Too Late for Tears, 1949
Classic Movie Reviews
Directed by Byron Haskin
Starring Lizabeth Scott, Don DeFore, Dan Duryea, and Arthur Kennedy
by Carey Lewis
Through a fluke circumstance a ruthless woman stumbles across a suitcase filled with $60,000, and she is determined to hold onto it even it if means murder.
Too Late for Tears is a film noir movie most likely overlooked by the majority but has the most ruthless femme fatale Iíve yet to come across.
The film starts out with Jane and Alan Palmer (Lizabeth Scott and Arthur Kennedy) driving to a cocktail party that Jane doesnít particularly want to go to. While driving, a bag is thrown into the backseat of their convertible. When they pull over to investigate, they discover itís full of money. After a quick chase with the person that should have gotten the money, they arrive back at their apartment.
Alan wants to turn the money over to the police, but Jane is able to convince him to hold on to it for a while. This begins to show us how manipulative she will become, and boy does she become manipulative! They put the satchel of money at Union Station and agree to go on a date mimicking the first date they had.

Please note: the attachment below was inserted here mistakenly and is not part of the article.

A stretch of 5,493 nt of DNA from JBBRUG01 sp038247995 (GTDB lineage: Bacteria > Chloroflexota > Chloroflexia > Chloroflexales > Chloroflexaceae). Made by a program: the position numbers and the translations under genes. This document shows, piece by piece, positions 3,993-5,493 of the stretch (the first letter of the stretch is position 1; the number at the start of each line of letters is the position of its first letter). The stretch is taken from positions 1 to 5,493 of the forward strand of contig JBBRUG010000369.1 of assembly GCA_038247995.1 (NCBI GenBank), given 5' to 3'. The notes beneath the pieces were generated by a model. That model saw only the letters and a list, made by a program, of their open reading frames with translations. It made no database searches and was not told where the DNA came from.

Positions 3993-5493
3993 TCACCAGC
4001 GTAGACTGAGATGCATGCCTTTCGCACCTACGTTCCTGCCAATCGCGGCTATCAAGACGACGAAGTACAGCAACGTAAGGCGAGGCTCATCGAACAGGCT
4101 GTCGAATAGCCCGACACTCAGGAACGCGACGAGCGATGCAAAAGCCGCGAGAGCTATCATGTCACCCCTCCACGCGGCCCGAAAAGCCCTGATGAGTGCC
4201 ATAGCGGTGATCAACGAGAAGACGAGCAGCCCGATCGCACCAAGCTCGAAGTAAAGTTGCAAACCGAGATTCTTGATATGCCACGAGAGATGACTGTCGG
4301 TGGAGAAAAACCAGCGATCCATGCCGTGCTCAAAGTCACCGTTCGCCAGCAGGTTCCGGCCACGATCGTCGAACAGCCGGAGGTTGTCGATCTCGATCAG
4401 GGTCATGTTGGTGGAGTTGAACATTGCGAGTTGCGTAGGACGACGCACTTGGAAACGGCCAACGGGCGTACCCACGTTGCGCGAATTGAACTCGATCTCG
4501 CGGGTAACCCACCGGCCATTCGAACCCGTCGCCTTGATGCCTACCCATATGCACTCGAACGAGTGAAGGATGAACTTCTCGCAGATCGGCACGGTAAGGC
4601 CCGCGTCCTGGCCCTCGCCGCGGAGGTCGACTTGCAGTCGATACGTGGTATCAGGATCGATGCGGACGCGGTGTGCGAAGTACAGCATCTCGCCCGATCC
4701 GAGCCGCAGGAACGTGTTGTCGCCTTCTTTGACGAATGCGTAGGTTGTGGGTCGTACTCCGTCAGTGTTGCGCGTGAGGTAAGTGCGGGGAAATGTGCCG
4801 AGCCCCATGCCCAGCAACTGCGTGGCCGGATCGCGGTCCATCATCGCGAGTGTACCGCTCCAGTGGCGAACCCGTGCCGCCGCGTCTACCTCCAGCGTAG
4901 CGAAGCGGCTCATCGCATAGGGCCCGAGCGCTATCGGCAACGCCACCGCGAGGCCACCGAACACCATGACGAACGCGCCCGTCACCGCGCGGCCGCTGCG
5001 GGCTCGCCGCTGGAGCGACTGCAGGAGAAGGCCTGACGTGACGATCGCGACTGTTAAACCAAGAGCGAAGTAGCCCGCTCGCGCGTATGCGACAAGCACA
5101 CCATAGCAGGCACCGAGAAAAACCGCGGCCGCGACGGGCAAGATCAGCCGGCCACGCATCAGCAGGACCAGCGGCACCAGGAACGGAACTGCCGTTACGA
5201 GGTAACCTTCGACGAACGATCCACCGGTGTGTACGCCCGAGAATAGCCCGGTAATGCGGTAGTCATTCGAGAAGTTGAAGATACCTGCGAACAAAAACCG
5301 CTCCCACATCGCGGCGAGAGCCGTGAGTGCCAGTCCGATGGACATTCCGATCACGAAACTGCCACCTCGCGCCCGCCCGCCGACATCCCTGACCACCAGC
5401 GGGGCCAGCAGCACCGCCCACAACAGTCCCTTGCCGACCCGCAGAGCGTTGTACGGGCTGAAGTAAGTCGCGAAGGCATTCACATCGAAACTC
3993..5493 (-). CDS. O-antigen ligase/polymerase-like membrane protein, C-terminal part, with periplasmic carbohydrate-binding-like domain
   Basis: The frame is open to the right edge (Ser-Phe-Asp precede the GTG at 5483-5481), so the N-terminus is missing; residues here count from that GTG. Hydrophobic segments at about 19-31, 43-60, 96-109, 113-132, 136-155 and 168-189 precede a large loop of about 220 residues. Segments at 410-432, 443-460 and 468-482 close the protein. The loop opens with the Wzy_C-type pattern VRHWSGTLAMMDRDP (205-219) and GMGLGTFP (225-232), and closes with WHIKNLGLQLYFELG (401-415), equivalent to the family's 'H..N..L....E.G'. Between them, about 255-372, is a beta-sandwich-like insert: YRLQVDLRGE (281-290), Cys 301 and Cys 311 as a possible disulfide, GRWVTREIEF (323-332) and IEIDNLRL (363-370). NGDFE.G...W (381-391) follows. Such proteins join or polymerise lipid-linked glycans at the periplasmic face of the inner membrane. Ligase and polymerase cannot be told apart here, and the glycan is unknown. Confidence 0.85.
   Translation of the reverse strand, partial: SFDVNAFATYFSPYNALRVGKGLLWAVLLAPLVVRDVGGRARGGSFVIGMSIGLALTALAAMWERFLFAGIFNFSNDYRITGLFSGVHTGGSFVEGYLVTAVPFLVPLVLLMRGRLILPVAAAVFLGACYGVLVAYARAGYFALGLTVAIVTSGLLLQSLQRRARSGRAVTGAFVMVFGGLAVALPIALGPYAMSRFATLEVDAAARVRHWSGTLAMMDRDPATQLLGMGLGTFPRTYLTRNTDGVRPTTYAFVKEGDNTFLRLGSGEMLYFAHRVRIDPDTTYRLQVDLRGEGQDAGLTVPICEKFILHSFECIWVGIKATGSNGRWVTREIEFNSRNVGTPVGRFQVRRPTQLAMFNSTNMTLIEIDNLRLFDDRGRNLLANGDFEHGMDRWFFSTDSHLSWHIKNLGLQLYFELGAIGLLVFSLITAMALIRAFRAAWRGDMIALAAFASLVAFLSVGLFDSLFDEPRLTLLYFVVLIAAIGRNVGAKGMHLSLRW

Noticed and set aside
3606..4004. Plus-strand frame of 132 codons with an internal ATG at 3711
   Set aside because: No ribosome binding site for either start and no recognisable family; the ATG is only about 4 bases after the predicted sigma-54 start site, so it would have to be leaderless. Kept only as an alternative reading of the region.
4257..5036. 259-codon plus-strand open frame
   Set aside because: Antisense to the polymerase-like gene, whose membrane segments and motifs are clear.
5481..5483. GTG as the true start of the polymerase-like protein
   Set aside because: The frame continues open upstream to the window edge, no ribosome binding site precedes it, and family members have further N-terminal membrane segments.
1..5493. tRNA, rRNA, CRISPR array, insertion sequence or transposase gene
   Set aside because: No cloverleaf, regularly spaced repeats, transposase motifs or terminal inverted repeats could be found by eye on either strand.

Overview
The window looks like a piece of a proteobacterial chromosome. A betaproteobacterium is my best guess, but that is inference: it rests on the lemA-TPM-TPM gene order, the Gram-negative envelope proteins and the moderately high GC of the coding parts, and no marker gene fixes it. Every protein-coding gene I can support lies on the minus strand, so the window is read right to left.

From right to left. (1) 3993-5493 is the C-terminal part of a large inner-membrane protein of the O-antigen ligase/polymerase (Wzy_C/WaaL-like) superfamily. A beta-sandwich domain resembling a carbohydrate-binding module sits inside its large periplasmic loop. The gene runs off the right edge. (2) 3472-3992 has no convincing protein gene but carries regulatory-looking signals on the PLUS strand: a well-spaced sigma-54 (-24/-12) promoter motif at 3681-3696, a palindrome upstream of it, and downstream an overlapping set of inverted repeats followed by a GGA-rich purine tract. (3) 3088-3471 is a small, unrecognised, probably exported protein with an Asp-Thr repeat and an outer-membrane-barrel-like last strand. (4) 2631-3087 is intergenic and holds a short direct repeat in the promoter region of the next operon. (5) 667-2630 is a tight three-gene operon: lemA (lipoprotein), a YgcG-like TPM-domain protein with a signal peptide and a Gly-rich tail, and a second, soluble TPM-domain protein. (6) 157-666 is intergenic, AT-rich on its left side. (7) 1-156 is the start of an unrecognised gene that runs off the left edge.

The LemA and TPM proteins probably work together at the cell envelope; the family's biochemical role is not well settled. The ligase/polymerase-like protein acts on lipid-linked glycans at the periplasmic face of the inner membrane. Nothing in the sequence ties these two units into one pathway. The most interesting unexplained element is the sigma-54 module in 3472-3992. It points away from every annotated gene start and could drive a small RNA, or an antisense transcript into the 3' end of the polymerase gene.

Danny Fuller (Dan Duryea) shows up to the apartment while Alan isnít home, at first pretending to be a detective, but quickly exposing himself as a person that was involved in the erred transaction and wanting the money. Jane lies and manipulates Danny at first to buy time, but then tells him where to meet her to get the money.
Jane and Alan go out on their date which is a boat ride on a lake. This is also where Danny is to meet her to get the money. Jane seemingly loses her nerve for her plan and asks Alan to turn around. He declines and when he tries to go into her bag for a cigarette, she tries to stop him, and Alan gets accidentally shot by the gun Jane was keeping in there. As we watch the film, and see the true nature of Jane, you canít help but wonder how accidental the shooting really was.